As BRP celebrates our 40th anniversary this year, we are looking back to some of our past projects. This month in the time capsule we explore Springfield Brewing Company, which has been a staple in downtown Springfield, MO since 1997. But how did BrewCo, as it’s affectionally known by locals, come to be?
The Paul Mueller Company is a Springfield based leader in high-quality stainless-steel processing equipment and services. In the mid-1990s, Mueller identified microbreweries as an emerging market for the company. “At that time, Mueller fermentation tanks could be found in numerous breweries and wineries in the US and elsewhere, but a complete brewery system would be a relatively new venture – one that Mueller was prepared to undertake,” explains Tim Rosenbury, BRP Architect & Managing Partner.
Mueller purchased an old brick building located in an underutilized area of downtown Springfield. The building, constructed in 1910, was originally a farmer’s market and served as a wholesale grain and seed business for many years. The initial plan was to construct a pilot plant that would serve as a showroom of Mueller’s capabilities. As the business plan developed, a strong case was made for serving the beer in a pub atmosphere. The idea of a kitchen and dining venue was also added to the plan. With all these uses, an architect was needed, and after reviewing BRP’s experience in the adaptive re-use of buildings, Mueller selected BRP.
The project had several goals. The main goal was to design a space that would showcase their one of a kind stainless steel tanks for the brewery, while also keeping as much original character of the building as possible. “During the design of the project, our guiding objective was, ‘Sell more beer equipment, then more beer,’” says Tim, “The Springfield Brewing Company tells the story of how beer is made and served, and how Mueller’s equipment helps brewers do it best.” At the same time, BRP needed to design a space that created a friendly and engaging atmosphere for a restaurant.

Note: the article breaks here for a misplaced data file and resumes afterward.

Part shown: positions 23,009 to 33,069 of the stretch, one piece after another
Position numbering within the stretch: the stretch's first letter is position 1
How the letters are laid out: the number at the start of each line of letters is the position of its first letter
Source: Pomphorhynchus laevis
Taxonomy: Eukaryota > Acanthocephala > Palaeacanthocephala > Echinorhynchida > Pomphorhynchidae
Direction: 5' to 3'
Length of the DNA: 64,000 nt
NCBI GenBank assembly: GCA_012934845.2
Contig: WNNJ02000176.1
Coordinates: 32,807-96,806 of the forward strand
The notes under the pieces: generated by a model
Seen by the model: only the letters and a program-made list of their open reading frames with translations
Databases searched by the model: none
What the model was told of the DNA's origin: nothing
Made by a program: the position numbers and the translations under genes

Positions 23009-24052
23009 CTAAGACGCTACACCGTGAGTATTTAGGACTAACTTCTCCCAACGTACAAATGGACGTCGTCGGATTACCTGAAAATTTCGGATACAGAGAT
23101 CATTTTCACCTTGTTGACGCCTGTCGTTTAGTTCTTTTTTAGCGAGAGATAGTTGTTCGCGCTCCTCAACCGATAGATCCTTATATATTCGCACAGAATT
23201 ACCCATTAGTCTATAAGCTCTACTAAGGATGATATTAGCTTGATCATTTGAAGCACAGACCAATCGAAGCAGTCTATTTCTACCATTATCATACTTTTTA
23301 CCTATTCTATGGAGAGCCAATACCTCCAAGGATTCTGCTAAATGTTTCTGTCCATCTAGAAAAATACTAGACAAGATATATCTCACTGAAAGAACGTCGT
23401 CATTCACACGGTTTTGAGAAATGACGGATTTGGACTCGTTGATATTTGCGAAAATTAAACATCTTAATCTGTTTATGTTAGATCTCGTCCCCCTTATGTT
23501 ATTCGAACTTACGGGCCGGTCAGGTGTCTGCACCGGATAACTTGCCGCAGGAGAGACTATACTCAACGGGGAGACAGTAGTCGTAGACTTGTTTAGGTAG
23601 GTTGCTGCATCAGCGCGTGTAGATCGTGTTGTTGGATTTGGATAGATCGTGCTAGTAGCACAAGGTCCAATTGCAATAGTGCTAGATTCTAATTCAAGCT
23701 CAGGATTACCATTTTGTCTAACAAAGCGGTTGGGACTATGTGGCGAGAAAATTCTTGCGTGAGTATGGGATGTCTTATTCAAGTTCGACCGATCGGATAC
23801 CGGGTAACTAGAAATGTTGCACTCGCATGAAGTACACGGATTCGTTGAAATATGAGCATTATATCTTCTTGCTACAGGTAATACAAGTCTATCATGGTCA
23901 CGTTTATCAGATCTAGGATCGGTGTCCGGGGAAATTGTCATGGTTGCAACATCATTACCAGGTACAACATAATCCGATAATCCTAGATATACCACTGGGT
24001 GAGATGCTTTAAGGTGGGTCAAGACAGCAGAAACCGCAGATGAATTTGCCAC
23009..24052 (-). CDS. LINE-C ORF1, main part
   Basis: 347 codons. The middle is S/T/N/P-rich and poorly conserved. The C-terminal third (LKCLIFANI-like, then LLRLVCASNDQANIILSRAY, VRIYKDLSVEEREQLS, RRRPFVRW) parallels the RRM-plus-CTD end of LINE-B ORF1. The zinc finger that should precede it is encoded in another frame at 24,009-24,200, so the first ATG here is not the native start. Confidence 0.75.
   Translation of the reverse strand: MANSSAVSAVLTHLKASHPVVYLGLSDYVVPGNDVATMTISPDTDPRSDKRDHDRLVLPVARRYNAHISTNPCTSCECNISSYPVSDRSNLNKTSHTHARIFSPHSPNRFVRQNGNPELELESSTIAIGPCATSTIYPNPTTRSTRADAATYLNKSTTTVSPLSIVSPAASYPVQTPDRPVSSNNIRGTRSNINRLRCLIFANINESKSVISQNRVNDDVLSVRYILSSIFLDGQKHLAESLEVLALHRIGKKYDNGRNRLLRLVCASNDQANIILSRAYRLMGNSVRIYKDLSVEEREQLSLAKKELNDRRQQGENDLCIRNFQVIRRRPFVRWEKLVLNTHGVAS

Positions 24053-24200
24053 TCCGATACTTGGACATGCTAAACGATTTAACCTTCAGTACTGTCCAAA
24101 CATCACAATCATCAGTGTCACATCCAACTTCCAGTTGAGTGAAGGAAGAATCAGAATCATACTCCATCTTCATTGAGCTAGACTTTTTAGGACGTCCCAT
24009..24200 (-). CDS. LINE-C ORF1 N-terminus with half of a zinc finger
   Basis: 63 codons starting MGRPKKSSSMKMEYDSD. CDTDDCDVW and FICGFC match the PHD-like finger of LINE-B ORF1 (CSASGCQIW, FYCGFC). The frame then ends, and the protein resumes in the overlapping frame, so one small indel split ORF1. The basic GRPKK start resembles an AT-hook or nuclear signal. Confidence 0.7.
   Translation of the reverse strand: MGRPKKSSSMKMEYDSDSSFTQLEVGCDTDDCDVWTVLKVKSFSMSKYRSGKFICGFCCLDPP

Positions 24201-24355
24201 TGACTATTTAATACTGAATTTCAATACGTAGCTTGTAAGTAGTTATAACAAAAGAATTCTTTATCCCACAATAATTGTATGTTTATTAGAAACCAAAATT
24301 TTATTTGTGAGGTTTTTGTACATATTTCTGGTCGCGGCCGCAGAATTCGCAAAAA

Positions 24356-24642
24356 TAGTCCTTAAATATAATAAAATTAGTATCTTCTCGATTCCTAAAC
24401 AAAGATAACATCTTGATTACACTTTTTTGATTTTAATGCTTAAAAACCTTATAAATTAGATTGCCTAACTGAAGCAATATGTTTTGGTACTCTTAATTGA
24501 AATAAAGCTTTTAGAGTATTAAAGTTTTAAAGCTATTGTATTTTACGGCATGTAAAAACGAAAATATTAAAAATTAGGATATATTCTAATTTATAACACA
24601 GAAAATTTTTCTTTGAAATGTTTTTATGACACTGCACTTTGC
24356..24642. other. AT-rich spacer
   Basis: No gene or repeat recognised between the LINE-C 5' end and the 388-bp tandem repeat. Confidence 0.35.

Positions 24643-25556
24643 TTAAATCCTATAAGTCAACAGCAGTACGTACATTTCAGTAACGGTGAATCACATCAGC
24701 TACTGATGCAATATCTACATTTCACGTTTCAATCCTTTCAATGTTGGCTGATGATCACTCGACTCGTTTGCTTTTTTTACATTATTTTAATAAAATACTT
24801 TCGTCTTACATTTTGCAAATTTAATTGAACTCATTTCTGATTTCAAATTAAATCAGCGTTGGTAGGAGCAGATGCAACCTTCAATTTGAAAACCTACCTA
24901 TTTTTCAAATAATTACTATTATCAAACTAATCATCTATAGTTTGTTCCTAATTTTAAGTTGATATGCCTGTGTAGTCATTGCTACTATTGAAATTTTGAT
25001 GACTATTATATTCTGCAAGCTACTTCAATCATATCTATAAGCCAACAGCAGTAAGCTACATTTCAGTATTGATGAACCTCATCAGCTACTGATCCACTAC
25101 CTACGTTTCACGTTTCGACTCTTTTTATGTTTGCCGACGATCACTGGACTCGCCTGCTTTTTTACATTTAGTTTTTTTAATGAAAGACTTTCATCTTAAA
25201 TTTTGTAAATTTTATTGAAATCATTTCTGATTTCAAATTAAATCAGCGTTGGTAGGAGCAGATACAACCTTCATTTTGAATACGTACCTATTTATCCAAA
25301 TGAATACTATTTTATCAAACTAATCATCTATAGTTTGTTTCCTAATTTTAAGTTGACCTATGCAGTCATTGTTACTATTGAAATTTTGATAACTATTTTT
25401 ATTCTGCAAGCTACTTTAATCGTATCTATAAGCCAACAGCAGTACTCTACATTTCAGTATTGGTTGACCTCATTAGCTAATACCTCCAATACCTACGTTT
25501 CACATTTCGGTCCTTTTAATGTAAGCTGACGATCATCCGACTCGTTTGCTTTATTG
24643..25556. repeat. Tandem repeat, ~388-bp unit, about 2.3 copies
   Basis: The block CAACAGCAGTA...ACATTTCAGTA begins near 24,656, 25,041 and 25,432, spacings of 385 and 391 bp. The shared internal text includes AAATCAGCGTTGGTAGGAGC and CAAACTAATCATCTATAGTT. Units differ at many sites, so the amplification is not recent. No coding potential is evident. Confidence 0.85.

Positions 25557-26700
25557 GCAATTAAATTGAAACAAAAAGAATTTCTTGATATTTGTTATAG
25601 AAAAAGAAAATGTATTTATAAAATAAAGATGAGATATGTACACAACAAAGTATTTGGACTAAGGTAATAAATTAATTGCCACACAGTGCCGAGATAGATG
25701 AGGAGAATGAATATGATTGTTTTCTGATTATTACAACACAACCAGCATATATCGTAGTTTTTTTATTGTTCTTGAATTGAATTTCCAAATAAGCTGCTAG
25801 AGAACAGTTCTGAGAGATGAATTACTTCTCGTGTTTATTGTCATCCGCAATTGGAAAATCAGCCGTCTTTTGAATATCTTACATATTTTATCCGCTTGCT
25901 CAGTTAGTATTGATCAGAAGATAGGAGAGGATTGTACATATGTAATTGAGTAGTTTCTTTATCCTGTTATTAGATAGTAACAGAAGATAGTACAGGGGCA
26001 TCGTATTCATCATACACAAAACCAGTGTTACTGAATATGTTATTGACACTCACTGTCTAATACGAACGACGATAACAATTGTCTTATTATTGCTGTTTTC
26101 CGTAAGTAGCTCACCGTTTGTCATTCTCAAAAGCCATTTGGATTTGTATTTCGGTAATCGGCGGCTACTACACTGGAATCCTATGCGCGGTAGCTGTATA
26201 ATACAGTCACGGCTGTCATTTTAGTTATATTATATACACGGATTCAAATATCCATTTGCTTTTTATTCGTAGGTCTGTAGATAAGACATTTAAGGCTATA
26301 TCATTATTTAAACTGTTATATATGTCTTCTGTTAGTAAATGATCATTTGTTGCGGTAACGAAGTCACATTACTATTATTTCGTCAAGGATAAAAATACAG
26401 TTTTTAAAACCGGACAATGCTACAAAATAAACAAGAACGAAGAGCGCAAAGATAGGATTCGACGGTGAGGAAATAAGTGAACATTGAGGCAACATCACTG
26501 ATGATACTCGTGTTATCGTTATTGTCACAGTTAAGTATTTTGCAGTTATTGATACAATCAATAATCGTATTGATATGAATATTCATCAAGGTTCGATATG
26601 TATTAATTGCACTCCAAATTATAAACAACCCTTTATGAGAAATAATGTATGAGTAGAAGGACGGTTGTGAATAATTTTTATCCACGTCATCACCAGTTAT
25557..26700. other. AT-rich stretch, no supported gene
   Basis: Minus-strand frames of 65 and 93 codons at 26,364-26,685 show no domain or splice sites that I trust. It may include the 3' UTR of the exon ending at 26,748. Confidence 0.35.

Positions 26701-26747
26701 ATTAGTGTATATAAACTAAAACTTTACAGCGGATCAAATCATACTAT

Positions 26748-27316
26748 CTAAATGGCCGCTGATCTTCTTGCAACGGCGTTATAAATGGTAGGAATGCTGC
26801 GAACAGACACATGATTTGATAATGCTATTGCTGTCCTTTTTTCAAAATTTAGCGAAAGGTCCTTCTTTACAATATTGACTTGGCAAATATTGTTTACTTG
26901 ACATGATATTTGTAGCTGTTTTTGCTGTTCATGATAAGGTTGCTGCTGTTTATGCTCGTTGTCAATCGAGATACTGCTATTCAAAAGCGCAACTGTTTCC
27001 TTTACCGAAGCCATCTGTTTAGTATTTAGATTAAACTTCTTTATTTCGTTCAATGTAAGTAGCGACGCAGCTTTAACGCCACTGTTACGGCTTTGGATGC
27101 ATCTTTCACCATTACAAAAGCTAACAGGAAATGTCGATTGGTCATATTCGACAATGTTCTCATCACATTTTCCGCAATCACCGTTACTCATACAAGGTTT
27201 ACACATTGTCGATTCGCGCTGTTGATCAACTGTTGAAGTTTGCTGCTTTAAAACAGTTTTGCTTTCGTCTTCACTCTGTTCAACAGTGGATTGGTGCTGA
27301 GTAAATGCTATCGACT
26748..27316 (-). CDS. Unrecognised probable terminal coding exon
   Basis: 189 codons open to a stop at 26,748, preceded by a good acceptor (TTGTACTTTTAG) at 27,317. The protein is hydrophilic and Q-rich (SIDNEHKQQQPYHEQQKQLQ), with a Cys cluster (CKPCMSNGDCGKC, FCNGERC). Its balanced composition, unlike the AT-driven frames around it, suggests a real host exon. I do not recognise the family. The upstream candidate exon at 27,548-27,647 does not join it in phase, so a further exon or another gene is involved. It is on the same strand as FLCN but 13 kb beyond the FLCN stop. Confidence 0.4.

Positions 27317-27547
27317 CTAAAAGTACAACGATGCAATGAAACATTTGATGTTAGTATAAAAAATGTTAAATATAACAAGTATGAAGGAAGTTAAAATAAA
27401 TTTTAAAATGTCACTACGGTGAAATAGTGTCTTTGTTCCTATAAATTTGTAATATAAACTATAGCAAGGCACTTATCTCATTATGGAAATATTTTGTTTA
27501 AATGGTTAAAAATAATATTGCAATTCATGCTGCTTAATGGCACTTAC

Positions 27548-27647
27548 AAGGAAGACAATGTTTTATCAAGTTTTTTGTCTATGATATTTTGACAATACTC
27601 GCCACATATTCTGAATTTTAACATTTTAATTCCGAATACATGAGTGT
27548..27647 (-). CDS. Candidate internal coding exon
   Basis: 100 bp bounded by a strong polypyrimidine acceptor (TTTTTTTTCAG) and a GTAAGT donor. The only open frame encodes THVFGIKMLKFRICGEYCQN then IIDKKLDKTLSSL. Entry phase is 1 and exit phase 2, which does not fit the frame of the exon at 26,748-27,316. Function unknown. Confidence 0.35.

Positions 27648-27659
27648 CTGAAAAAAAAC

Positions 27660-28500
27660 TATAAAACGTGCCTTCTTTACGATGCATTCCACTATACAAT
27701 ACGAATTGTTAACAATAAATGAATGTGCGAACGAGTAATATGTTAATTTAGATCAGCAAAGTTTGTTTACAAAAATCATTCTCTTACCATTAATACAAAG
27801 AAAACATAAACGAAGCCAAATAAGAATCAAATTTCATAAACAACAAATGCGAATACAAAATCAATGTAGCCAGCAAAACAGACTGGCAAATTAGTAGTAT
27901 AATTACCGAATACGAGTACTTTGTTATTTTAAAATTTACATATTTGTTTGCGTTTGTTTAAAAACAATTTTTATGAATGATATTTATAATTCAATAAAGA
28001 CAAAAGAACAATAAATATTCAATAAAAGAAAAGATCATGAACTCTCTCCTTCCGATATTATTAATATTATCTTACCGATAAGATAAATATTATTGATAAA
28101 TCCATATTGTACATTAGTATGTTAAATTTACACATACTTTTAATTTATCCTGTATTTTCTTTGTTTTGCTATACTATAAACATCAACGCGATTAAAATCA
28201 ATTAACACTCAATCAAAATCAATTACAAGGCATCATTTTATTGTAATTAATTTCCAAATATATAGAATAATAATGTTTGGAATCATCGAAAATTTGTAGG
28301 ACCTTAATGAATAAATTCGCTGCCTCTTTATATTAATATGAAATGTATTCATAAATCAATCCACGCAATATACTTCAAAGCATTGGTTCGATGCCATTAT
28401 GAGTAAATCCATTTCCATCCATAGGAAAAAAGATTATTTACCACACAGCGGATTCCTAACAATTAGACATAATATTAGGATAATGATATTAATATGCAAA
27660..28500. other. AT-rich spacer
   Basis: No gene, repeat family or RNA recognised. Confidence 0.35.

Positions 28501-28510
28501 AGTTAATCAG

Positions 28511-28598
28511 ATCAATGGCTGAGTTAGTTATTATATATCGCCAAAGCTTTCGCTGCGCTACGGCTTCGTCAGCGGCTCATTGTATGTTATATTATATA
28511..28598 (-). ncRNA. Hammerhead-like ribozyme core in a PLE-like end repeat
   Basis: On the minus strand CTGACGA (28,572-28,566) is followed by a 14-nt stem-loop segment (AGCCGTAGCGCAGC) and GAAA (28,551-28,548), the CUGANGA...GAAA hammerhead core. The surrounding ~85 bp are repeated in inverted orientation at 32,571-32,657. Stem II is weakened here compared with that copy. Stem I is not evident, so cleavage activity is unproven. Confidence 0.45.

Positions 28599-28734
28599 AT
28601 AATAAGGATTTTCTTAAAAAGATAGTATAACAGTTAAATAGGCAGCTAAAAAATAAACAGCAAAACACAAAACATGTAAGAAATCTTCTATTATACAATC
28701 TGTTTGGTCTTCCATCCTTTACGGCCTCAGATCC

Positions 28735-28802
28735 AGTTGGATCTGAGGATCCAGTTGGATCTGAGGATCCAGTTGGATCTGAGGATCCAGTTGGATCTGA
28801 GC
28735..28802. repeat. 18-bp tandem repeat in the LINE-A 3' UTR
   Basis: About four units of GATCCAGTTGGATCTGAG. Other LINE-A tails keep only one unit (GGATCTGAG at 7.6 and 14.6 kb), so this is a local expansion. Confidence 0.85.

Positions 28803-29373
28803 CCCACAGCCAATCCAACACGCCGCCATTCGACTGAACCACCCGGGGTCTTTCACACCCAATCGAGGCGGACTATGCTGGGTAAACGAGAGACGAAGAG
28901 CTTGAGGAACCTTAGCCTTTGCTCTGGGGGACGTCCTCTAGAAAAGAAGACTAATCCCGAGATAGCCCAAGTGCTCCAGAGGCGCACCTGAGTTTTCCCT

Springfield Brewing Company Streetscape Drawing
When Mueller purchased it, the two-story building was occupied but was significantly under-utilized. The storefront façade was covered in metal panels, and much of the interior was used for storage. BRP was able to preserve the existing brick walls, wood framing and flooring. New wood windows were specified to match the original openings. Exterior masonry was cleaned and tuck-pointed where needed, and inside, brick walls that were plastered were exposed. Likewise, all ceilings were removed to expose the floor and roof structure. The rest of the interior was gutted, and a large opening between the two floors over the bar area was opened.
From the grain silo at the front of the building to the streamlined brewhouse, the brewing components and brewing process are front and center. BRP also highlighted Mueller stainless steel in a variety of unique ways. The steel was used “for handrails, bar top trim, bar rail, even the steel plates used to reinforce the original wood columns and built-up lumber beams,” says Tim.
Mueller stainless steel was used for handrails, bar top trim, bar rail, even the steel plates used to reinforce the original wood columns and built-up lumber beams.
Temperature and humidity control, health department regulations, as well as regulations governing commercial breweries require certain enclosures and separations. Glass was used wherever possible, and floodlights were aimed at the equipment. “It’s possible to ‘walk’ a tour group, a stainless steel prospect, or a beermaking enthusiast through the entire process while standing in a limited number of locations,” Tim explains.
BrewCo, has achieved venerability among Springfield’s dining and drinking establishments. With a large event space on the second floor, it’s a place for class reunions, post-game celebrations, charity events, and is a place to sit back, relax, and enjoy beer and food. In 2011, a group of investors purchased the building, the brewery and the restaurant businesses. The brand has since received a facelift and has expanded to produce and distribute more beer in the market. One of their best sellers, Paul’s Pale Ale, honors Mueller’s founder and his commitment to excellence.
Having just celebrated its 20th anniversary, “Springfield Brewing Company was, and still is, a catalyst for the redevelopment of the west end of downtown Springfield,” says Tim. Multi-use building rehabilitations and new structures with upper-floor loft apartments occupy three sides of the BrewCo. A large public parking garage, also designed by BRP, with first-floor retail space, is across the street. A coffee house, an art gallery, an independent art-house cinema, and creative companies occupy once vacant first floors in the area. A distillery and two other microbreweries have opened in the area, which is rapidly becoming known as The Brewery District.
Also in the March Newsletter: Celebrating Women’s History Month: BRP Women of Architecture Branson/Lakes Area Chamber of Commerce & CVB Breaks Ground